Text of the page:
It’s time to take stock once more of the developments of the last few months. The last entry in the series, brought things up to mid-March (although I added this mid-April post summarizing our activities during the Triduum and Pascha, since that was also a significant step along the journey toward Orthodoxy). At that point, the Healy’s as a family were going regularly to Sunday Liturgy, Anna had gotten involved in the moms-and-tots group, and I was reading St. Theophan the Recluse’s The Spiritual Life with some of the men of the parish.
And in the last few weeks, I’ve been granted some significant glimpses of Anna’s journey.
Continue reading “Continuing On to Antioch”
Here are excerpts from Ronald Reagan’s Speech on the 40th Anniversary of D-Day (Point du Hoc):
The men of Normandy had faith that what they were doing was right, faith that they fought for all humanity, faith that a just God would grant them mercy on this beachhead or on the next. It was the deep knowledge–and pray God we have not lost it–that there is a profound, moral difference between the use of force for liberation and the use of force for conquest. You were here to liberate, not to conquer, and so you and those others did not doubt your cause. And you were right not to doubt.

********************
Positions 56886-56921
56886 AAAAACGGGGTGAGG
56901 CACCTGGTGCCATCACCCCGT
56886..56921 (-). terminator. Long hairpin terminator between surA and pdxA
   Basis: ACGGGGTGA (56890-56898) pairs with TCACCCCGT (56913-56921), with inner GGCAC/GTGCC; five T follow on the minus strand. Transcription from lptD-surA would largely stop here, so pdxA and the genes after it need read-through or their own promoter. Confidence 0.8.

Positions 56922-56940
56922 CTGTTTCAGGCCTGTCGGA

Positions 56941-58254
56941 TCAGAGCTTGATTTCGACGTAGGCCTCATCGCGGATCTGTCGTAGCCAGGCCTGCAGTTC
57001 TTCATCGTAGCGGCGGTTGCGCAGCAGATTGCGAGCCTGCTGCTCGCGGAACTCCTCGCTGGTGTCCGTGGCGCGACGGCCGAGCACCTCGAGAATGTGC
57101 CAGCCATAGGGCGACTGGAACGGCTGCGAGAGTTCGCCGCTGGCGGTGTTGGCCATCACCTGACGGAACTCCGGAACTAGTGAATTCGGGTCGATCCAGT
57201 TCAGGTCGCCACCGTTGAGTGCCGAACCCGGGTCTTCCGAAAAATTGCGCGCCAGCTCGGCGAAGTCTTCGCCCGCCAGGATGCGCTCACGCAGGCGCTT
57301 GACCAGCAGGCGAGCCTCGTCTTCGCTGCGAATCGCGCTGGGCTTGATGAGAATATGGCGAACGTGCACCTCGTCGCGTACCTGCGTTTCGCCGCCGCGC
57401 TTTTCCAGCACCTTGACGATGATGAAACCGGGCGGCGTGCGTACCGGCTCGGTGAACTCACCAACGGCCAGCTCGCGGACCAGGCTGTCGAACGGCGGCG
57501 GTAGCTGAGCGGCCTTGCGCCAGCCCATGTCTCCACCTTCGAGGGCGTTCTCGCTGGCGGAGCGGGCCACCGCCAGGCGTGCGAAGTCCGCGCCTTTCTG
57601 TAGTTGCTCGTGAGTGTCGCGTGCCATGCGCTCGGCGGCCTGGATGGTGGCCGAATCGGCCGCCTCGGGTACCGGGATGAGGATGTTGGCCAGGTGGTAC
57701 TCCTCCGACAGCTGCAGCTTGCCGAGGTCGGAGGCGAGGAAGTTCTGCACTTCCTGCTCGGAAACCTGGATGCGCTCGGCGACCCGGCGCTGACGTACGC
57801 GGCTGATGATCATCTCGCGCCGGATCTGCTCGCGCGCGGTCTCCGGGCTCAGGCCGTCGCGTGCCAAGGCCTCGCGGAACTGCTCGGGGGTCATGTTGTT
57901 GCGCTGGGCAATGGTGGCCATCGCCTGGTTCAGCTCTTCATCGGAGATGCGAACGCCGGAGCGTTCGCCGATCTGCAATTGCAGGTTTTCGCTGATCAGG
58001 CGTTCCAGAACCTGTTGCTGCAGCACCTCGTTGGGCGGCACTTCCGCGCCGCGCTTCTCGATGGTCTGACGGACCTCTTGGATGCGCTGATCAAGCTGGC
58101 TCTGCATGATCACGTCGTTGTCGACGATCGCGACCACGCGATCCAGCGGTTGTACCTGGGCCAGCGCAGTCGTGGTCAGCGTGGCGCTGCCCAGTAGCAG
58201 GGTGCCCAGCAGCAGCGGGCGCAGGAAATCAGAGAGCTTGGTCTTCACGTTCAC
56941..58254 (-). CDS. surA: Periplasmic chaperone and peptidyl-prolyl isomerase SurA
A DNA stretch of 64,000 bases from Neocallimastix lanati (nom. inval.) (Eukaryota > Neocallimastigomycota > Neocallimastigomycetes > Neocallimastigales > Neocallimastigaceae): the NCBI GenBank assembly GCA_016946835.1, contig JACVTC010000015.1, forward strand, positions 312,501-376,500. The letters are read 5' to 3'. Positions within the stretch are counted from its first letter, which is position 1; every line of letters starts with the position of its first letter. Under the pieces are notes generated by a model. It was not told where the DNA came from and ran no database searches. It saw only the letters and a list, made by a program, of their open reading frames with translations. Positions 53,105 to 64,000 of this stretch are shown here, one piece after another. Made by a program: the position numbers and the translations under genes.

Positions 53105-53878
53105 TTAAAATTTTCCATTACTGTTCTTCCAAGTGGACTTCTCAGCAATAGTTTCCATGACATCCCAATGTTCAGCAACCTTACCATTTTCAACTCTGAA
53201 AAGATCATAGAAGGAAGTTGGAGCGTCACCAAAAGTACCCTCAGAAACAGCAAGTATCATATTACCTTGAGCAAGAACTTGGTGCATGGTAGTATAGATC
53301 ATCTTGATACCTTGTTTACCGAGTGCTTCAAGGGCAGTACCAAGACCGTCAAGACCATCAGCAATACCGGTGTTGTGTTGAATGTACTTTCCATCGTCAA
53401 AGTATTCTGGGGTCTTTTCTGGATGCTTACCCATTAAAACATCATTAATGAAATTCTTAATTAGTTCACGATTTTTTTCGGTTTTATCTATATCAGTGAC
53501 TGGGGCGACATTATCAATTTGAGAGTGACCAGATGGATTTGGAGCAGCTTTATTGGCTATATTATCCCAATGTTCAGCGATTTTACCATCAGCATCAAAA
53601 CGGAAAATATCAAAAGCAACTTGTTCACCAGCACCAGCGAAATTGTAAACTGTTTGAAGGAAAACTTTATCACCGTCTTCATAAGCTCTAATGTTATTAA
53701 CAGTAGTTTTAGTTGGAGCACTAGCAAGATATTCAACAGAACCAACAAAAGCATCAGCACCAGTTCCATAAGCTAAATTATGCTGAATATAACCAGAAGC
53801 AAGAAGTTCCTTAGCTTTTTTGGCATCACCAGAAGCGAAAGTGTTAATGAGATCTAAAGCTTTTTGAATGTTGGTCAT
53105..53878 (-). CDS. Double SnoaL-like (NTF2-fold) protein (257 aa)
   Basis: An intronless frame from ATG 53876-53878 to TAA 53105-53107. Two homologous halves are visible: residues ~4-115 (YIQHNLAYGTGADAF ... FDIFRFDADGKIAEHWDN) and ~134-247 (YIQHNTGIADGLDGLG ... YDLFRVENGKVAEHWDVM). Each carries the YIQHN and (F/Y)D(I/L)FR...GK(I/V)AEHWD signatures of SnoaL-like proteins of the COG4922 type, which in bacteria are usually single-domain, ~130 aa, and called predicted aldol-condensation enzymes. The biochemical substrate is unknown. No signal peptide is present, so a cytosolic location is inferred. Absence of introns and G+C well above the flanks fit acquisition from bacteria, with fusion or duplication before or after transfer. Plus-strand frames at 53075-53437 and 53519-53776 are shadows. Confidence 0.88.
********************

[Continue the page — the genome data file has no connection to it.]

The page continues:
You all knew that some things are worth dying for. One’s country is worth dying for, and democracy is worth dying for, because it’s the most deeply honorable form of government ever devised by man. All of you loved liberty. All of you were willing to fight tyranny, and you knew the people of your countries were behind you.
The Americans who fought here that morning knew word of the invasion was spreading through the darkness back home. They thought–or felt in their hearts, though they couldn’t know in fact, that in Georgia they were filling the churches at 4 a.m., in Kansas they were kneeling on their porches and praying, and in Philadelphia they were ringing the Liberty Bell.
Something else helped the men of D-Day: their rock-hard belief that Providence would have a great hand in the events that would unfold here; that God was an ally in this great cause. And so, the night before the invasion, when Colonel Wolverton asked his parachute troops to kneel with him in prayer he told them: Do not bow your heads, but look up so you can see God and ask His blessing in what we’re about to do. Also that night, General Matthew Ridgway on his cot, listening in the darkness for the promise God made to Joshua: “I will not fail thee nor forsake thee.”